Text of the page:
Like a lot of people, we've been getting ready for Mass Effect 3 by spending the last couple weeks replaying the first two titles in the trilogy. (Possibly also like a lot of people, some of us are rebuilding save files we foolishly deleted.)
Above: This time, I'll wear that OTHER suit of space armor to the club!
Played back to back, it's striking how much better the series got between installments. The original Mass Effect is still a groundbreaking classic, but there are a lot of things that are tough to take on the second or third playthrough. For every awesome set-piece, like the zero-G battle up the side of the Citadel Tower, there's a boring grind, like humping the Mako around planets looking for rocks to tag.
The sequel abandoned many of these problematic mechanics rather than fixing them, and it's a much better game for it. Mass Effect 2 is set-piece after set-piece, all killer, no filler.
Still, we can’t help but miss some of the features that got cut. Sure, ME2 was better overall without them, but they weren’t ALL bad, and they brought something to the feel of the game that we liked, however small.
Here are a few of the flawed features from Mass Effect 1 that had some positive qualities. And just to prove we’re not nostalgic fanboys, we’ve also included some early features that are probably better forgotten.
What was wrong: The missing Mako might be the most noticeable difference between Mass Effect 1 and 2. The rugged six-wheeled rover was an iconic part of the first game; even the initial teaser trailer closed with Shepard dropping the Mako into Geth-infested territory.
Above: "If we could get it to fly, we could probably take Sovereign"
Playing ME1, you got intimately familiar with the Mako throughout the game's campaign. You might even say a little too familiar. Depending on how many of the side quests you tried to complete, you could spend hours driving it over fractal landscapes without anything happening.
If your response to that is "You could just NOT do the side quests," then we know the meaning of all the words you're using, but we have no idea what you're talking about.
Time after time, you'll point yourself towards the nearest radar blip and inch up a nearly vertical cliff wall, cursing whatever Alliance engineer decided the jump thrusters should only point downwards. More often than not, you'd only be rewarded with yet another downed probe and a few generic upgrade modules.
(It's anyone's guess why the futuristic equivalents of NASA bundled weapon parts in their space probes. Maybe it was a warning to anyone who found it. "See this gun barrel? Excellent craftsmanship, isn't it? Maybe you'll think twice about starting trouble, because there's more where that came from.")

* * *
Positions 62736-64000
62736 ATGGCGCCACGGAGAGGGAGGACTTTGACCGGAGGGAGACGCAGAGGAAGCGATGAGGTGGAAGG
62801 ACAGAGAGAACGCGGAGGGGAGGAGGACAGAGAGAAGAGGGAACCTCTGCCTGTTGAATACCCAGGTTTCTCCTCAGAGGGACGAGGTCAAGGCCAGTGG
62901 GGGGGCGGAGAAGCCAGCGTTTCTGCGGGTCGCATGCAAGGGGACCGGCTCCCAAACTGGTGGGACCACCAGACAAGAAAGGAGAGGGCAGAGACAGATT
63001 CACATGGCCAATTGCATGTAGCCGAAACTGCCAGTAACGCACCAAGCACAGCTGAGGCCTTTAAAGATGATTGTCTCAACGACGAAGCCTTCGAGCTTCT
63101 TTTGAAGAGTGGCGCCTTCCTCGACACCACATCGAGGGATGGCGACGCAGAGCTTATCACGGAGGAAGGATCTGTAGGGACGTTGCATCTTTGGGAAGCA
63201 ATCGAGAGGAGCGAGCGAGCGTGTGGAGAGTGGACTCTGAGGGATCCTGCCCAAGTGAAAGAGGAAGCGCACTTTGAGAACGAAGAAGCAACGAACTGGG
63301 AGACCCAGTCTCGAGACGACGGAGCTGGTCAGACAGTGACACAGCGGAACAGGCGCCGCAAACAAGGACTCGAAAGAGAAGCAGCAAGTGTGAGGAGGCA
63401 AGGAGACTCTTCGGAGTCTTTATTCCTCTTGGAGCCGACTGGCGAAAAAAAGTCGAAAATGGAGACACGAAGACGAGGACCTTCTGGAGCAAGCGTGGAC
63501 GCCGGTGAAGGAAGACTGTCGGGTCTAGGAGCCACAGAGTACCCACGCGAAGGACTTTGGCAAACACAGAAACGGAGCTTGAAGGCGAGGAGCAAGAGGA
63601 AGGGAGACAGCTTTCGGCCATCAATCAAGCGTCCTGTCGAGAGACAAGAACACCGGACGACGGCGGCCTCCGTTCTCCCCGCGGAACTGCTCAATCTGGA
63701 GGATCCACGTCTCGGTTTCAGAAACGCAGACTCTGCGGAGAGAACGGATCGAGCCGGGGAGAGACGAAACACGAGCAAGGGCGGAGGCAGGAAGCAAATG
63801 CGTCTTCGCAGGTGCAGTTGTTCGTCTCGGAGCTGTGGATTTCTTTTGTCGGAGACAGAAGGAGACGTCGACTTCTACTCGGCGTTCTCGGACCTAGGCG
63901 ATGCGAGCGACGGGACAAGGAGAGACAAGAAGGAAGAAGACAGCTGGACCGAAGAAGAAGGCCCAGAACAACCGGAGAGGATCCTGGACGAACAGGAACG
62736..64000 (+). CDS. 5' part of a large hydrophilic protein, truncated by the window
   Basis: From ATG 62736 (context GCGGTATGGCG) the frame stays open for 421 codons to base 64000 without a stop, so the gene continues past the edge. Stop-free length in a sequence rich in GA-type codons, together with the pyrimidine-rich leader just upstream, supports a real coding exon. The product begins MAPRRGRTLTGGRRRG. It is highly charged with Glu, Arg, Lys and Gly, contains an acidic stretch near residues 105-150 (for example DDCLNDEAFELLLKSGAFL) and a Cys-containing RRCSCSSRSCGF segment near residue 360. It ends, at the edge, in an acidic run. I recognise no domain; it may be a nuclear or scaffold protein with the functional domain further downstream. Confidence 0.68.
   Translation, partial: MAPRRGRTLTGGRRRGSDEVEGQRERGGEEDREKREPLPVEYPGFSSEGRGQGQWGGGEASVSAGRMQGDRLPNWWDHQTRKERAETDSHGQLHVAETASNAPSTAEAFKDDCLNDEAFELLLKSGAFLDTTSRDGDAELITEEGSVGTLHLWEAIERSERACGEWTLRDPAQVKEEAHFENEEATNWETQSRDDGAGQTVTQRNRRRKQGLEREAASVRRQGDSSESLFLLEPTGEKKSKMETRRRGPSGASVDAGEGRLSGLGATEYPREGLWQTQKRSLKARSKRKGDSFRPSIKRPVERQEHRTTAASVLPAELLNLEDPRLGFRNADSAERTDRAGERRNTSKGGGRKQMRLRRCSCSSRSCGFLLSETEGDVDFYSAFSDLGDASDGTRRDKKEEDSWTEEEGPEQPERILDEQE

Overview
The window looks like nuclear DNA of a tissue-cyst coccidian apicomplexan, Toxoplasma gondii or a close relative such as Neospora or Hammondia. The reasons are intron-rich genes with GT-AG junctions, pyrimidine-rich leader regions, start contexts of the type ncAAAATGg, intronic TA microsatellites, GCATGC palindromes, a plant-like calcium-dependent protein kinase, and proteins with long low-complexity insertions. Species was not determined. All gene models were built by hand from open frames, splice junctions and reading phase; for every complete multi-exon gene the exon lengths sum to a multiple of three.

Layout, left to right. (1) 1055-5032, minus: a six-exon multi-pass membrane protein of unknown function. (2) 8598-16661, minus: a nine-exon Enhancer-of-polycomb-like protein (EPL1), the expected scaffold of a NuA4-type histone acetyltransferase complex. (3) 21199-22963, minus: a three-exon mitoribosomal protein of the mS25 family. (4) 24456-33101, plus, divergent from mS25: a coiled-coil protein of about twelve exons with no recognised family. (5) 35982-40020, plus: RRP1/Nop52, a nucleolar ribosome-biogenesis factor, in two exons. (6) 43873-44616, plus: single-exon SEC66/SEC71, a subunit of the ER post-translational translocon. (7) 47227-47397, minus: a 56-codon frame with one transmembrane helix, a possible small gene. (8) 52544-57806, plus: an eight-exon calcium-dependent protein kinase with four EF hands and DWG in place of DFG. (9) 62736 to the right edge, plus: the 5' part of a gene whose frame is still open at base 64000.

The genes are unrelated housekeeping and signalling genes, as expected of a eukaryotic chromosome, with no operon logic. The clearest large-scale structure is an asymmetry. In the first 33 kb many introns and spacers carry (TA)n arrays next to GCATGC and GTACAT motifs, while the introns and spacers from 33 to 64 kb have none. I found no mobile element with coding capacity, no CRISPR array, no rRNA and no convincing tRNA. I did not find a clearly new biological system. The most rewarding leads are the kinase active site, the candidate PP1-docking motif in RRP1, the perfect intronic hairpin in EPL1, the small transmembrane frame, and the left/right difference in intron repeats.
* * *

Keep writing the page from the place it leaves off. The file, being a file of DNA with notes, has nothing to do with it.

What was right: As slow and aggravating as the Mako could be, it was an absolute powerhouse in a fight. There isn't anything comparable in the game. As far as you're concerned as a player, the Mako is the most badass thing in the known universe, narrowly edging out Thresher Maws. Get in the Mako, and a pack of enemies that would rip you apart on foot suddenly become flaming ragdoll XP piñatas.
Sure, it's not exactly "balanced," but there's something to be said for letting balance take a backseat to power fantasy. Sniping fools with the Mako cannon is just plain fun. And when the Normandy comes screaming out of the sky on Ilos and spits the Mako out practically on top of Saren, you know he's got good reason to run.
Above: Enh, it's just not the same, somehow
More generally, there's a sense of exploration in Mass Effect 1 that isn't quite there in the sequel. You can read about how a moon orbits a gas giant whose upper atmosphere is populated by phosphorescent bacteria, then drop down and see it up in the sky for yourself. Unlike ME2's linear (but fun!) N7 missions, you never know what you're going to find when you drop the Mako planetside, even if it usually is more crashed probes.
The DLC for Mass Effect 2 introduced the Hammerhead, a hovering successor to the Mako that mercifully lets you leap over cliffs with ease. But without planets to explore freely or an XP and loot system that rewards you for kills, the Hammerhead feels more like a taxi than a tank. Unlike the rock-solid Mako, it's a prima donna that sounds klaxons and catches on fire after taking a few measly Geth plasma bolts.
Above: Plus, anything that lets us live out our 3D Moon Patrol fantasies can't be all bad
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